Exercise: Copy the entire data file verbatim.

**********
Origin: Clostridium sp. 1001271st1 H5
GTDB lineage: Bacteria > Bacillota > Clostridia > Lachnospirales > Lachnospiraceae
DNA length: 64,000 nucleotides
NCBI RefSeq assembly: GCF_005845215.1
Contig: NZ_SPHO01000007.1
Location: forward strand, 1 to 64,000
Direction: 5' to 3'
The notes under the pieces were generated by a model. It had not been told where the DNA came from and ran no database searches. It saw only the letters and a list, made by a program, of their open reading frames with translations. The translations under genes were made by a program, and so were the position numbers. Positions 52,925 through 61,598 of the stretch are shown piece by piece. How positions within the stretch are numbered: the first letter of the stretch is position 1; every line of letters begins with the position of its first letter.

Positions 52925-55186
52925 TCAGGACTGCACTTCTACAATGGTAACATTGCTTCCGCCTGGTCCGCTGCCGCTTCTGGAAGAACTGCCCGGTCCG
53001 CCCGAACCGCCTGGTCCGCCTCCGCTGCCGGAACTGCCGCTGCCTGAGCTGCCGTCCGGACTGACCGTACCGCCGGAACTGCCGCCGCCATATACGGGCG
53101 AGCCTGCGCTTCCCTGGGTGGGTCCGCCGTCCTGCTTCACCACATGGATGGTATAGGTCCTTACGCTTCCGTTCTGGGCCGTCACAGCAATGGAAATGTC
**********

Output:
Origin: Clostridium sp. 1001271st1 H5
GTDB lineage: Bacteria > Bacillota > Clostridia > Lachnospirales > Lachnospiraceae
DNA length: 64,000 nucleotides
NCBI RefSeq assembly: GCF_005845215.1
Contig: NZ_SPHO01000007.1
Location: forward strand, 1 to 64,000
Direction: 5' to 3'
The notes under the pieces were generated by a model. It had not been told where the DNA came from and ran no database searches. It saw only the letters and a list, made by a program, of their open reading frames with translations. The translations under genes were made by a program, and so were the position numbers. Positions 52,925 through 61,598 of the stretch are shown piece by piece. How positions within the stretch are numbered: the first letter of the stretch is position 1; every line of letters begins with the position of its first letter.

Positions 52925-55186
52925 TCAGGACTGCACTTCTACAATGGTAACATTGCTTCCGCCTGGTCCGCTGCCGCTTCTGGAAGAACTGCCCGGTCCG
53001 CCCGAACCGCCTGGTCCGCCTCCGCTGCCGGAACTGCCGCTGCCTGAGCTGCCGTCCGGACTGACCGTACCGCCGGAACTGCCGCCGCCATATACGGGCG
53101 AGCCTGCGCTTCCCTGGGTGGGTCCGCCGTCCTGCTTCACCACATGGATGGTATAGGTCCTTACGCTTCCGTTCTGGGCCGTCACAGCAATGGAAATGTC